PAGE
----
The Collapsar publishes new poetry, fiction, and nonfiction every other month, and new culture writing weekly.

90's Recovery Project #4: Half a Life: Love Spit Love and That Song from the Opening Credits of Charmed by James Brubaker

90's Recovery Project #4: Half a Life: Love Spit Love and That Song from the Opening Credits of Charmed by James Brubaker


Who remembers Love Spit Love? That’s a real question. Do you? Let’s see a show of hands. I’m sure some Psychedelic Furs super fans who grew up in the 80’s on Richard Butler’s gruff-sung poetry probably remember them. Maybe you remember them from their cover of The Smiths' “How Soon is Now,” off of the soundtrack album for The Craft. I remember hearing the song in a television commercial around the time that film was released. This was probably Love Spit Love’s biggest moment. The album spent eight weeks in the Billboard Top 200 in 1996. Neither of Love Spit Love’s albums made it onto the top 200 at all (though, in all fairness, their debut held its own on the CMJ charts). Or maybe you remember Love Spit Love’s most popular song, “Am I Wrong,” which spent a little over a month on the Billboard Charts, peaking at no. 83, and also reaching no. 3 on the Modern Rock charts back when the Modern Rock charts actually kind of meant something. Of course, on those charts, “Am I Wrong” is listed as a single for the soundtrack to a little known teen coming of age comedy called Angus, which was mostly purchased at the time because it included a new Green Day song, an unreleased Weezer song, and I don’t know, maybe a couple of songs by Ash, who almost had a moment around the same time.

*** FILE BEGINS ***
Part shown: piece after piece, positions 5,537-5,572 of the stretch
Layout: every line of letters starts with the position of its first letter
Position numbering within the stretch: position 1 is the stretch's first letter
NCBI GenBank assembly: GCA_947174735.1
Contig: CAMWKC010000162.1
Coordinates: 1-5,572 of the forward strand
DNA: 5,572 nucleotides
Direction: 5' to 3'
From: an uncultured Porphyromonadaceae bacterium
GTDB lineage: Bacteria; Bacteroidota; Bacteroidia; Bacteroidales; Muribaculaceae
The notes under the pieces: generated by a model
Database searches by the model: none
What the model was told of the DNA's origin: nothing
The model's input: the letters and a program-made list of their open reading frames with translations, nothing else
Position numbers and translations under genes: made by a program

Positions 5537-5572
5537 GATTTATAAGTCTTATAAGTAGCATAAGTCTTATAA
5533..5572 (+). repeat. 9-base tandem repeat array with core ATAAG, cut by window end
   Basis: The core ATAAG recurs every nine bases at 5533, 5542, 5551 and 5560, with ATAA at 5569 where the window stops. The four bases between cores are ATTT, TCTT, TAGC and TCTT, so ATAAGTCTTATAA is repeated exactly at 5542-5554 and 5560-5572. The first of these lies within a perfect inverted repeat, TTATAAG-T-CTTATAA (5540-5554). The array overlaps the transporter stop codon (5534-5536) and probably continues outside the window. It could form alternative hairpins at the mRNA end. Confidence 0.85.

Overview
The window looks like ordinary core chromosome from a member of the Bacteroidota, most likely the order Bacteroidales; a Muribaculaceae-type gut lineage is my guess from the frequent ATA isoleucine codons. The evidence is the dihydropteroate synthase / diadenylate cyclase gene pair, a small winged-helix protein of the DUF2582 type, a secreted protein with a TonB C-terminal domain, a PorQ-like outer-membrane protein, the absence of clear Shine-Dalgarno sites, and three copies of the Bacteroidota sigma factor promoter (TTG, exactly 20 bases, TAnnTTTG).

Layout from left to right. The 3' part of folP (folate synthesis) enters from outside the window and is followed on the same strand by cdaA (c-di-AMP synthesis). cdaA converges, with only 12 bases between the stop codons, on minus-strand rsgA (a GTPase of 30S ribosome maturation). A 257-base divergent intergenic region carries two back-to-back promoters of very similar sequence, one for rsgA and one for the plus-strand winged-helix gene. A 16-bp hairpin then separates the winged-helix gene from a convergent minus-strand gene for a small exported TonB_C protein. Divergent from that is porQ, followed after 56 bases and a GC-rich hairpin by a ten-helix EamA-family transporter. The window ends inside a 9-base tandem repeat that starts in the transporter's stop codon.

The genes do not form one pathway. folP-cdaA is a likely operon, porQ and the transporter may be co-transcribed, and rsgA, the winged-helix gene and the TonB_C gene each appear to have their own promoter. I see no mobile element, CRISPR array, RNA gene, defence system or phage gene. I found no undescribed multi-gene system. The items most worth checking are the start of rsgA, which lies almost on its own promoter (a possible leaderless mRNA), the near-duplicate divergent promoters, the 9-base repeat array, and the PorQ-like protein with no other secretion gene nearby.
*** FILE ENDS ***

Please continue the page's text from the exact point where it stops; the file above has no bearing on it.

The point I’m getting at, here, is that Love Spit Love flirted with becoming a household name a few times in the 90's, but never quite broke through. To this day, I’m guessing the thing they’re most known for is their tepid “How Soon is Now?” cover, which was eventually hacked up and slapped over the opening credits to Charmed for eight seasons. So, maybe if you want to find someone who will get excited about Love Spit Love, maybe look for fans of late 90's/early aughts supernatural television soap operas? There’s a pretty good chance your 45- year-old co-worker who loves the Twilight series knows a thing or two about Richard Butler’s voice, if not his name or past.

Now, let me be completely clear about something here: all of the above is a damn shame.

After the Psychedelic Furs went on extended hiatus in 1992, Butler teamed up with Richard Fortus, Frank Ferrer, and eventually his brother, Tim Butler, to form Love Spit Love. Taking their name from an exhibit of erotic performance art, Butler et al burned hard and relatively bright for about four years, releasing a stunning self-titled debut in 1994, and a pretty good follow-up in the form of 1996’s Trysome Eatone. Somehow, against all odds, I bought a copy of that first, self-titled album in 1995, after my friend’s mom took us to see Live, during peak Throwing Copper, for whom Love Spit Love (and Sponge) were opening. Of course, my friend’s parents, Furs fans through and through, were going for Butler. The rest of us were going for Live. And Live was good, but to my fifteen year old ears, Love Spit Love was the highlight.